private String value;
  public String getValue() {
    return value;
  }
  public void setValue(String value) {
    this.value = value;
  }
}

Now you can copy properties from one bean to another:

@Test
public void testBeanCopier() throws Exception {
  BeanCopier copier = BeanCopier.create(SampleBean.class, OtherSampleBean.class, false);
  SampleBean bean = new SampleBean();
  myBean.setValue("Hello cglib!");
  OtherSampleBean otherBean = new OtherSampleBean();
  copier.copy(bean, otherBean, null);
  assertEquals("Hello cglib!", otherBean.getValue());  
}

without being restrained to a specific type. The BeanCopier#copy mehtod takles an (eventually) optional Converter which allows to do some further manipulations on each bean property. If the BeanCopier is created with false as the third constructor argument, the Converter is ignored and can therefore be null.

Bulk bean

A BulkBean allows to use a specified set of a bean's accessors by arrays instead of method calls:

@Test
public void testBulkBean() throws Exception {
  BulkBean bulkBean = BulkBean.create(SampleBean.class, 
      new String[]{"getValue"}, 
      new String[]{"setValue"}, 
      new Class[]{String.class});
  SampleBean bean = new SampleBean();
  bean.setValue("Hello world!");
  assertEquals(1, bulkBean.getPropertyValues(bean).length);
  assertEquals("Hello world!", bulkBean.getPropertyValues(bean)[0]);
  bulkBean.setPropertyValues(bean, new Object[] {"Hello cglib!"});
  assertEquals("Hello cglib!", bean.getValue());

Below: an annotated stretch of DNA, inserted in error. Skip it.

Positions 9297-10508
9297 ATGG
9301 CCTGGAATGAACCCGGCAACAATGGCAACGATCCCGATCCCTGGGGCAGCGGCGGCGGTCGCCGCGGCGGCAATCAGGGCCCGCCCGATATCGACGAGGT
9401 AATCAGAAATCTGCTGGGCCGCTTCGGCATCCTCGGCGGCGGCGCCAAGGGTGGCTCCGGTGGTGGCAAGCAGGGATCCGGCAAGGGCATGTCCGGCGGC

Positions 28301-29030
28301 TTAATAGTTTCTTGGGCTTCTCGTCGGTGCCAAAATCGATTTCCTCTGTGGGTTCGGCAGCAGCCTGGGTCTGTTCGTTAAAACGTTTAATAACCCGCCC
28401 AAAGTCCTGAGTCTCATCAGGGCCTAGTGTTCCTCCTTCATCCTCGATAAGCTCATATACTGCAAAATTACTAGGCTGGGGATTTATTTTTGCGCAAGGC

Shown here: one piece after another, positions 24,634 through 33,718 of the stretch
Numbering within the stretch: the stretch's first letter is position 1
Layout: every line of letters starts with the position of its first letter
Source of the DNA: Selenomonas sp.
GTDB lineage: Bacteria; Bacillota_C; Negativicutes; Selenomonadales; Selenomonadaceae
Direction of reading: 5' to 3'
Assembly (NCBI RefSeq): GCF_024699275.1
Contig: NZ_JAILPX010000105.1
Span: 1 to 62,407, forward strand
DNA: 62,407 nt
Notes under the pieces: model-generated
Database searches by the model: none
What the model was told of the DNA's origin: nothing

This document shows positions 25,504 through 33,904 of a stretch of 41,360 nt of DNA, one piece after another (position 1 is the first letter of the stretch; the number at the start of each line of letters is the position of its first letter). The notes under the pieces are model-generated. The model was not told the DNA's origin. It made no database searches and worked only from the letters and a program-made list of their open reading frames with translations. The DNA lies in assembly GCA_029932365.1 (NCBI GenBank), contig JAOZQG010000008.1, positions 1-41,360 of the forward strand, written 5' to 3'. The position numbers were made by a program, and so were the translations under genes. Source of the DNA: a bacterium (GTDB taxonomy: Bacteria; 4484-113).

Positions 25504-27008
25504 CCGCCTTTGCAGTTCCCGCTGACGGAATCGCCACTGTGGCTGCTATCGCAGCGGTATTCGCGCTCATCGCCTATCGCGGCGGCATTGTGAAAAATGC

}

The BulkBean takes an array of getter names, an array of setter names and an array of property types as its constructor arguments. The resulting instrumented class can then extracted as an array by BulkBean#getPropertyBalues(Object). Similarly, a bean's properties can be set by BulkBean#setPropertyBalues(Object, Object[]).

Bean map

This is the last bean utility within the cglib library. The BeanMap converts all properties of a bean to a String-to-Object Java Map:

@Test
public void testBeanGenerator() throws Exception {
  SampleBean bean = new SampleBean();
  BeanMap map = BeanMap.create(bean);
  bean.setValue("Hello cglib!");
  assertEquals("Hello cglib", map.get("value"));
}

Additionally, the BeanMap#newInstance(Object) method allows to create maps for other beans by reusing the same Class.

Key factory 

The KeyFactory factory allows the dynamic creation of keys that are composed of multiple values that can be used in for example Map implementations. For doing so, the KeyFactory requires some interface that defines the values that should be used in such a key. This interface must contain a single method by the name newInstance that returns an Object. For example:

public interface SampleKeyFactory {
  Object newInstance(String first, int second);
}

Now an instance of a a key can be created by:

@Test
public void testKeyFactory() throws Exception {
  SampleKeyFactory keyFactory = (SampleKeyFactory) KeyFactory.create(Key.class);
  Object key = keyFactory.newInstance("foo", 42);
  Map<Object, String> map = new HashMap<Object, String>();
  map.put(key, "Hello cglib!");
  assertEquals("Hello cglib!", map.get(keyFactory.newInstance("foo", 42)));
}

The KeyFactory will assure the correct implementation of the Object#equals(Object) and Object#hashCode methods such that the resulting key objects can be used in a Map or a Set. The KeyFactory is also used quite a lot internally in the cglib library.

Mixin

Some might already know the concept of the Mixin class from other programing languages such as Ruby or Scala (where mixins are called traits). cglib Mixins allow the combination of several objects into a single object. However, in order to do so, those objects must be backed by interfaces:

public interface Interface1 {
  String first();
}

public interface Interface2 {
  String second();
}

public class Class1 implements Interface1 {
  @Override 
  public String first() {
    return "first";
  }
}

public class Class2 implements Interface2 {